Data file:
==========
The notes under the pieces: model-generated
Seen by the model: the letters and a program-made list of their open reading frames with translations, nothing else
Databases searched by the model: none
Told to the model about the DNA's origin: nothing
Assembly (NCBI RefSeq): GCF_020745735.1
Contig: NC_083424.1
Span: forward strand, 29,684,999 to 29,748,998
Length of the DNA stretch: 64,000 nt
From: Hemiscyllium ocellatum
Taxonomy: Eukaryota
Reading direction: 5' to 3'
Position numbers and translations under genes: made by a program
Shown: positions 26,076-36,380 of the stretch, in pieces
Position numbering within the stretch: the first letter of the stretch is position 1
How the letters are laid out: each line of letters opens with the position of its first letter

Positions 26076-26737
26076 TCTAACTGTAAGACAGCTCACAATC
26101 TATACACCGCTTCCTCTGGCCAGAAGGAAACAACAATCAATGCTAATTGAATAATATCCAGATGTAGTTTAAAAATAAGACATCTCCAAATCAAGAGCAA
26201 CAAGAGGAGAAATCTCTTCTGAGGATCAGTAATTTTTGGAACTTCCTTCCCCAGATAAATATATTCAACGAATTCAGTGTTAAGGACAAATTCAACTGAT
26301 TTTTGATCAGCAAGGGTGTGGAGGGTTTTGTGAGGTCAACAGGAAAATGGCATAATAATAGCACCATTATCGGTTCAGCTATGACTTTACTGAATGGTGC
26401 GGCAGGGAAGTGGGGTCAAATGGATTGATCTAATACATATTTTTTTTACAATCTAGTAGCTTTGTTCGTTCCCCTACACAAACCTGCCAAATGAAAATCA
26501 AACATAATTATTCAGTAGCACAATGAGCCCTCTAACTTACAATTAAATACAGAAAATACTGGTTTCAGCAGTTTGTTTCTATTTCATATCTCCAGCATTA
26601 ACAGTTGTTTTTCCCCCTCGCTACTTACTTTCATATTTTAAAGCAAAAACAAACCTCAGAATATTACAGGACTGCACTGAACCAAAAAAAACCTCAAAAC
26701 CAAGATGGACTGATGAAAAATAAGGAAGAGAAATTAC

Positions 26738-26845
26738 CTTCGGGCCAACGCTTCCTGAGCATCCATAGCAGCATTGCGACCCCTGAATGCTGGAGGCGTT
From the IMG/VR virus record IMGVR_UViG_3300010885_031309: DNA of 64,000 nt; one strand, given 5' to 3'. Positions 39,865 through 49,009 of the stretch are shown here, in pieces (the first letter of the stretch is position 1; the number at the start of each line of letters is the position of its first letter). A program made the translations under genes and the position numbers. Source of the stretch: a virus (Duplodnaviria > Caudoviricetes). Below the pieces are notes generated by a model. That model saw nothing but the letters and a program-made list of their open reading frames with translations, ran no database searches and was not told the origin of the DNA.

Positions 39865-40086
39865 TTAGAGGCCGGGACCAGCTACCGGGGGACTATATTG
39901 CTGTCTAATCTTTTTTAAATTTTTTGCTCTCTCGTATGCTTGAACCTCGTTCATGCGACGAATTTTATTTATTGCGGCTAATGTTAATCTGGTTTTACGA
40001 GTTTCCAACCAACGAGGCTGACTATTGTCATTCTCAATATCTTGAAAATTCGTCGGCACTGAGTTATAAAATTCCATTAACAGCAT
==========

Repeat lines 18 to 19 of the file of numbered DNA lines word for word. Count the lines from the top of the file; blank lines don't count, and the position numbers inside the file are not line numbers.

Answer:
26101 TATACACCGCTTCCTCTGGCCAGAAGGAAACAACAATCAATGCTAATTGAATAATATCCAGATGTAGTTTAAAAATAAGACATCTCCAAATCAAGAGCAA
26201 CAAGAGGAGAAATCTCTTCTGAGGATCAGTAATTTTTGGAACTTCCTTCCCCAGATAAATATATTCAACGAATTCAGTGTTAAGGACAAATTCAACTGAT